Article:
Kinematics of progressive circumferential ligament resection (decompression) in conjunction with cervical disc arthroplasty in a spondylotic spine model

Rolando Figueroa Roberto, Thomas McDonald, Shane Curtiss, Corey P. Neu, Kee D Kim, Fritz Pennings

Research output: Contribution to journalArticle

10 Citations (Scopus)

Abstract

Study Design: Benchtop biomechanics study examining kinematic effects of progressive resection in a human cadaveric spine model. Objective: To determine the effects of posterior longitudinal ligament (PLL) resection, unilateral and bilateral foraminotomy, and laminectomy on cervical intervertebral rotation and translation after cervical disc arthroplasty (CDA). Summary of background data: Although the clinical results after CDA have been studied, there remain unanswered questions regarding the surgical techniques used at the time of device insertion. For example, it is unclear whether a surgeon should retain or resect the PLL and uncinate processes at the time of primary surgical intervention. Further, the effect of a subsequent posterior decompression (foraminotomy or laminectomy) on the stability of a motion segment containing a disc arthroplasty is unknown. Methods: Three-dimensional intervertebral motion was measured by biplanar videography in human cadaveric spines at C4-C5 or at C5-C6 subjected to a 1.5-Nm moment applied to induce motion in the sagittal plane. Coupled motions were not constrained. After measuring intact spine motion, disc arthroplasty with bilateral ventral foraminotomy was performed without PLL resection. Sequentially, rotations and translations were measured after PLL resection, unilateral foraminotomy, bilateral foraminotomy, and laminectomy. Results: CDA with bilateral ventral foraminotomy increased sagittal rotation by 0.4° (16%) compared with the intact spine. The addition of PLL resection increased rotation by 0.5° (14% increase). Unilateral and bilateral foraminotomy had negligible effects on sagittal rotation or anteroposterior (AP) translation. Laminectomy resulted in an additional sagittal plane rotation of 2°. The sagittal-plane interverterbal rotation resultant after all interventions was 6°, with 1.5 mm of AP translation occurring only. Conclusion: Given that a greater degree of motion was seen with PLL resection combined with ventral foraminotomy, we recommend that PLL resection be performed when performing CDA. In our benchtop model, unilateral and bilateral posterior foraminotomies were not associated with the creation of significant sagittal rotational or AP translational instability.

Original languageEnglish (US)
Pages (from-to)1676-1683
Number of pages8
JournalSpine
Volume35
Issue number18
DOIs
StatePublished - Aug 15 2010

Fingerprint

Foraminotomy
Longitudinal Ligaments
Decompression
Ligaments
Biomechanical Phenomena
Arthroplasty
Spine
Laminectomy

Keywords

  • biomechanics
  • cervical disc arthroplasty
  • foraminotomy
  • laminectomy
  • ProDisc-C

ASJC Scopus subject areas

  • Clinical Neurology
  • Orthopedics and Sports Medicine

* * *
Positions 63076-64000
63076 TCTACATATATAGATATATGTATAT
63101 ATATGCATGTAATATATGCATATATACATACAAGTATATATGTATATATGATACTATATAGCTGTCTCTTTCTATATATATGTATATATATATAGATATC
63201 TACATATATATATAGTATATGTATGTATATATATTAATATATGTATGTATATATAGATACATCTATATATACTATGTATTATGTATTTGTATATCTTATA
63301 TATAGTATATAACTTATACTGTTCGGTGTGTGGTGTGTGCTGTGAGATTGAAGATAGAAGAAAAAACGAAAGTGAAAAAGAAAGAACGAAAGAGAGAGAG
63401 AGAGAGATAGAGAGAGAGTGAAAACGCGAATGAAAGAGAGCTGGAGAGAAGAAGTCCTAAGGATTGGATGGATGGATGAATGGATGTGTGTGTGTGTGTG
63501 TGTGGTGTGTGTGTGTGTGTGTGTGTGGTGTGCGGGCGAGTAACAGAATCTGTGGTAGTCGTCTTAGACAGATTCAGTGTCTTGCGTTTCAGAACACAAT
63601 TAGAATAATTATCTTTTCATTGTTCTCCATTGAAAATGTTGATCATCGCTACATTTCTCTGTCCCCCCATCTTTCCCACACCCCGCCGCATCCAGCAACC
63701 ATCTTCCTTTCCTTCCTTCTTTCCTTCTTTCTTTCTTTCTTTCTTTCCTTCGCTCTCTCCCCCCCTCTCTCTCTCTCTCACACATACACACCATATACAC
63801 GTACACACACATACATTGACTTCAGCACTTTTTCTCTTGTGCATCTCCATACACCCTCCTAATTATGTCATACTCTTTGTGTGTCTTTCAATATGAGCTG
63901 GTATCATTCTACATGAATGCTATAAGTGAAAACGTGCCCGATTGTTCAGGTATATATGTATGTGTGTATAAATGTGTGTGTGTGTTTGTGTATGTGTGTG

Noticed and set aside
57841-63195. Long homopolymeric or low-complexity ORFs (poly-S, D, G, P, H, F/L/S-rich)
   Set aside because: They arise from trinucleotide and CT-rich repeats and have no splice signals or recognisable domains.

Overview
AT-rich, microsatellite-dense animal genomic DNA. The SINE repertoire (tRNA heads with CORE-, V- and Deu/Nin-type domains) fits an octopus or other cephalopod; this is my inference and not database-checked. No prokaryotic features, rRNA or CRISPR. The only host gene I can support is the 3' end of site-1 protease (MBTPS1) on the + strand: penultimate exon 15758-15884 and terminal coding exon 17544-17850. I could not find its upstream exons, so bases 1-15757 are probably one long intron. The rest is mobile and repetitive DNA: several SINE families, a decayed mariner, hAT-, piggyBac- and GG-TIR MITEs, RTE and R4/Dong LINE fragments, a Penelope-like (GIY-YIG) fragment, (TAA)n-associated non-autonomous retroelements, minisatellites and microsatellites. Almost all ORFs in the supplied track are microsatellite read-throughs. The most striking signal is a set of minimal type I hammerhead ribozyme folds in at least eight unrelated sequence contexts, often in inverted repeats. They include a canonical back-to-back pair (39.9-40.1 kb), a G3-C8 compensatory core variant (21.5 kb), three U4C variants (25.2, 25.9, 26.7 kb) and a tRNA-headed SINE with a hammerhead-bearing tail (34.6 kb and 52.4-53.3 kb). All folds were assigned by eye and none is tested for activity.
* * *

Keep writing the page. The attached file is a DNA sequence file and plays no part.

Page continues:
Cite this

Kinematics of progressive circumferential ligament resection (decompression) in conjunction with cervical disc arthroplasty in a spondylotic spine model. / Roberto, Rolando Figueroa; McDonald, Thomas; Curtiss, Shane; Neu, Corey P.; Kim, Kee D; Pennings, Fritz.

In: Spine, Vol. 35, No. 18, 15.08.2010, p. 1676-1683.

Research output: Contribution to journalArticle

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abstract = "Study Design: Benchtop biomechanics study examining kinematic effects of progressive resection in a human cadaveric spine model. Objective: To determine the effects of posterior longitudinal ligament (PLL) resection, unilateral and bilateral foraminotomy, and laminectomy on cervical intervertebral rotation and translation after cervical disc arthroplasty (CDA). Summary of background data: Although the clinical results after CDA have been studied, there remain unanswered questions regarding the surgical techniques used at the time of device insertion. For example, it is unclear whether a surgeon should retain or resect the PLL and uncinate processes at the time of primary surgical intervention. Further, the effect of a subsequent posterior decompression (foraminotomy or laminectomy) on the stability of a motion segment containing a disc arthroplasty is unknown. Methods: Three-dimensional intervertebral motion was measured by biplanar videography in human cadaveric spines at C4-C5 or at C5-C6 subjected to a 1.5-Nm moment applied to induce motion in the sagittal plane. Coupled motions were not constrained. After measuring intact spine motion, disc arthroplasty with bilateral ventral foraminotomy was performed without PLL resection. Sequentially, rotations and translations were measured after PLL resection, unilateral foraminotomy, bilateral foraminotomy, and laminectomy. Results: CDA with bilateral ventral foraminotomy increased sagittal rotation by 0.4° (16{\%}) compared with the intact spine. The addition of PLL resection increased rotation by 0.5° (14{\%} increase). Unilateral and bilateral foraminotomy had negligible effects on sagittal rotation or anteroposterior (AP) translation. Laminectomy resulted in an additional sagittal plane rotation of 2°. The sagittal-plane interverterbal rotation resultant after all interventions was 6°, with 1.5 mm of AP translation occurring only. Conclusion: Given that a greater degree of motion was seen with PLL resection combined with ventral foraminotomy, we recommend that PLL resection be performed when performing CDA. In our benchtop model, unilateral and bilateral posterior foraminotomies were not associated with the creation of significant sagittal rotational or AP translational instability.",
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